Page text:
Gaming, Texting, Facebooking, Watching TV – all dominate young peoples’ lives – is it a healthy relationship or is it damaging?

For me, one of the things which I have a profound memory of when I think back to my childhood is how much I enjoyed playing outside. It was either playing in the neighbourhood or roaming far and wide from home. I could have been playing with kites, riding a bicycle or just doing other things with my peers that I considered to be fun.

One notable feature of modern life is how much time children spend indoors. They derive a great deal of pleasure from their smart phones and tablets. This is in addition to the fact that the TV is on all the time, playing in the background. I’m not saying that this is how things are in every household, but certainly it is so in many – especially when the parents are not at home.

When I come to think about it – a typical middle class child goes to school, does one or two sports a week, and plays one or two musical instruments. For a boy, football, cricket, basketball or rugby may be included in the activities they do and for a girl – ballet, modern dancing, or gymnastics – depending on the age and so on. One should never think just doing a couple of sports and perhaps playing one or two musical instruments is enough for a child to cope with. It is certainly not an excuse for thinking that as long as they do two or three other activities outside their schoolwork, it is fine and we should just let them spend endless amounts of time on some computer or other mindless electronic device. It has to be borne in mind that children have an amazing capacity to learn and it is vital that they are encouraged, persuaded or forced if one has to go to that extreme. I’m not advocating physical force at all as it is pointless and there is no place for that in the world we live in. It is actually the opposite as it is natural for a young person to want to learn new things and to want to stimulate their mind. Actually they really do not have to be forced  – it’s all about guidance and dialogue and putting conditions in place that enable them to channel their energy in the right direction.

It is vital that they use their minds and energy more. It helps to develop a routine that makes them do things that stimulate their minds – making the best of their time and energy to participate in a wide variety of activities. This will certainly help to fill some of the vacuum that electronic gadgets now occupy.

Outside of their schoolwork there are numerous activities that are just as important for their development as the academic side of things. Some of those are reading for pleasure, doing Maths or Science for fun (usually with other youngsters), art, music, sport, dancing, drama, climbing trees, playing games, (including computer and other electronic games), surfing the internet, playing and perhaps play-fighting with their close friends or siblings. All these activities are absolutely vital for their development and they should at least try quite a few of them in the process of exploring and finding out the one they enjoy the most.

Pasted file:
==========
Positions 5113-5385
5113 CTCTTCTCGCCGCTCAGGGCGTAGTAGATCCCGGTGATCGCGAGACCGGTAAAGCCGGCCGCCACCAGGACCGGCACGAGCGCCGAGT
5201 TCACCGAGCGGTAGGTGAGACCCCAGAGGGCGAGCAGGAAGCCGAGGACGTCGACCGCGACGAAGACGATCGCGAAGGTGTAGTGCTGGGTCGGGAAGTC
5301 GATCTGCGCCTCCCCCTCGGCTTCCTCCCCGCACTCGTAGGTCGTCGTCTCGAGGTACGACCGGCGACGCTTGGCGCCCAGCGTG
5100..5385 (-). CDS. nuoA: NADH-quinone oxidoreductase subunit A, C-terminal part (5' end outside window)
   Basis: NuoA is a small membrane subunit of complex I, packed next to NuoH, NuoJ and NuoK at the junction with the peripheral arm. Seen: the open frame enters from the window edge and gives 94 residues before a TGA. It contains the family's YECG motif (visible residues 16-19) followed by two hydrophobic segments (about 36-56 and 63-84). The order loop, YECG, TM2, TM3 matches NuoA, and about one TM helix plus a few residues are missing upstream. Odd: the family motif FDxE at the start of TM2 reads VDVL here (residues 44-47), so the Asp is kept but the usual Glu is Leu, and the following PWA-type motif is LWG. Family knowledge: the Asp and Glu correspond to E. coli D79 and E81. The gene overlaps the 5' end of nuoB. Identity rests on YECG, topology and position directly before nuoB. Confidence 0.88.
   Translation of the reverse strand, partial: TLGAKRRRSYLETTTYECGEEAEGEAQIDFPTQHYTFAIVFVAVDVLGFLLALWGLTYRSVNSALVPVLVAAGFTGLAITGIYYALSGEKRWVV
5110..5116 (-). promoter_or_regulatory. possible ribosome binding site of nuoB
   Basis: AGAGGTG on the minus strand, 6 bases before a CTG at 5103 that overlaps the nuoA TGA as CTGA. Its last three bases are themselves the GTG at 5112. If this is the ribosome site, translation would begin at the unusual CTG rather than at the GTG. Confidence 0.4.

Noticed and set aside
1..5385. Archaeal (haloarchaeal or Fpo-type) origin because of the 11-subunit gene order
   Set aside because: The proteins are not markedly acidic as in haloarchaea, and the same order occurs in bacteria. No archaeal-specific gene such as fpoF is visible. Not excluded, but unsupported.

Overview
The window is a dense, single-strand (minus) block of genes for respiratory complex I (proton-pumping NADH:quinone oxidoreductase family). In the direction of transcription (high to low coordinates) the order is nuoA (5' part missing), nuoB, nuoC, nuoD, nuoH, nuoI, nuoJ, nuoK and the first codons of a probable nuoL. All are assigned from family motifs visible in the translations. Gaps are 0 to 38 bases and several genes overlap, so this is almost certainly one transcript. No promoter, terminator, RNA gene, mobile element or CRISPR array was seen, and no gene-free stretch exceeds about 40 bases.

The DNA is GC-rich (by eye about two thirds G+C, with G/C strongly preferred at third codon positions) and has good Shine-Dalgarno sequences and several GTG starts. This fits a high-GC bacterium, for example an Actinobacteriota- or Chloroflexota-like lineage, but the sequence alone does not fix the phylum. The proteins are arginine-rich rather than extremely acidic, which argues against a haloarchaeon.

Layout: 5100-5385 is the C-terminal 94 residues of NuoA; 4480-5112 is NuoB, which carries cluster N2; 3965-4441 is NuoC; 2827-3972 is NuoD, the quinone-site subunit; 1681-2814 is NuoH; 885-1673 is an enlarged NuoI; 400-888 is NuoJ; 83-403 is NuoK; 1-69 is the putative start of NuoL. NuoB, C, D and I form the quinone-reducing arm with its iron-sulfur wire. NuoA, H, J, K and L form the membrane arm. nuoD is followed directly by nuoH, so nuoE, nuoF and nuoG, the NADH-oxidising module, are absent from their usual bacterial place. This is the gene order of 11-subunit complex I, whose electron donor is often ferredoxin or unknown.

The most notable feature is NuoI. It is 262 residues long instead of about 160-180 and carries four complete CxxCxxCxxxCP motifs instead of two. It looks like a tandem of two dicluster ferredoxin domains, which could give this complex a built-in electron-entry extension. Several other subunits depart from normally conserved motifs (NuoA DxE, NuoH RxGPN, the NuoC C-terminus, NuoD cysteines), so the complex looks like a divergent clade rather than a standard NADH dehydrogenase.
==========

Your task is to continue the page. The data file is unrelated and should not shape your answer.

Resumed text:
As you may have noticed, I’ve included playing computer games and surfing the Internet in the mind-stimulating activities I listed. Gaming does stimulate the brain and it is one of the activities that young people should be doing. However it is just one of several others and too much of it is not good for them. Sadly, for too many young people, they invest too much of their time and energy in computer related activities and I perceive this state of affairs to be very unhealthy. I have a sad story of a relative to tell. The boy in question is now 19 years old and he has not done much with his life since he left school over three years ago. He spends over 20 hours a day in his room – surfing the Internet and playing computer games. He does nothing else apart from that. He does not socialise and he is unable to stay in any job he has had for more than one week. The parents of this boy are quite well off and they are also very caring people, but he has still ended up in this situation. I know that this is an extreme case of someone who is addicted to computers, but it shows what can happen when a young person spends too much time on them.

Leaving aside extreme cases of addiction to computers, there are other issues that are associated with young people who spend too much of their time at their screens – such as health related and other problems. I have seen a negative correlation between over reliance on computers and other electronic devices and poor performance in school.

What one has to think about seriously is the notion of opportunity cost – meaning in this case, the time they spend at the screen of their device is time they could have invested in doing other activities that may well contribute more to their growth and development. In my next blog, I will tell you a little story about the risk I took in letting my young son loose in the kitchen! I did that because I was trying to prevent him from spending too much time on his electronic device.  Be sure to read my next article.

Please make a comment and let us know your thoughts after reading this.